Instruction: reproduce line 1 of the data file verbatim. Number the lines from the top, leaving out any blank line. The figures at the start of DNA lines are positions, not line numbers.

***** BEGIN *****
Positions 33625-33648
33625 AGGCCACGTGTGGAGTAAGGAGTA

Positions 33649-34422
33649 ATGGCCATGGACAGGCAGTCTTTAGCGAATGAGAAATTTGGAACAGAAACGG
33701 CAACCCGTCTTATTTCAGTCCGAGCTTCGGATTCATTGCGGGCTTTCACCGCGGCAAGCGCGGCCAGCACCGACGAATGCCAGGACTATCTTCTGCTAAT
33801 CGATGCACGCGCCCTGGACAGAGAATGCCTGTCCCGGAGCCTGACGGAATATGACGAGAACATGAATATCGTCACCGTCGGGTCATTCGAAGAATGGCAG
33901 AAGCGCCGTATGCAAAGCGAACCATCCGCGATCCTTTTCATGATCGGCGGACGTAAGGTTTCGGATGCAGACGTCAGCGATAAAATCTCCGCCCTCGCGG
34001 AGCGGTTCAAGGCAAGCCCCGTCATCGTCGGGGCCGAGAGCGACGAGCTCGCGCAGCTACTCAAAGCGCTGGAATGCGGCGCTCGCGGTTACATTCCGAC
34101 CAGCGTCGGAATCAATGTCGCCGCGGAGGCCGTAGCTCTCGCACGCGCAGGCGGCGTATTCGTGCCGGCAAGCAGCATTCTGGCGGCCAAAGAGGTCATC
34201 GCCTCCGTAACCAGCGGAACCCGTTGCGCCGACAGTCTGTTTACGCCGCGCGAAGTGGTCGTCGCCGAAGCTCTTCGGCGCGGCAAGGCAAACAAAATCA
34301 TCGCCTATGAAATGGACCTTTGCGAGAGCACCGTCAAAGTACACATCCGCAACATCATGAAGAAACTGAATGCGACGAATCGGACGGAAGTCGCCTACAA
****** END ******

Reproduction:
Positions 33625-33648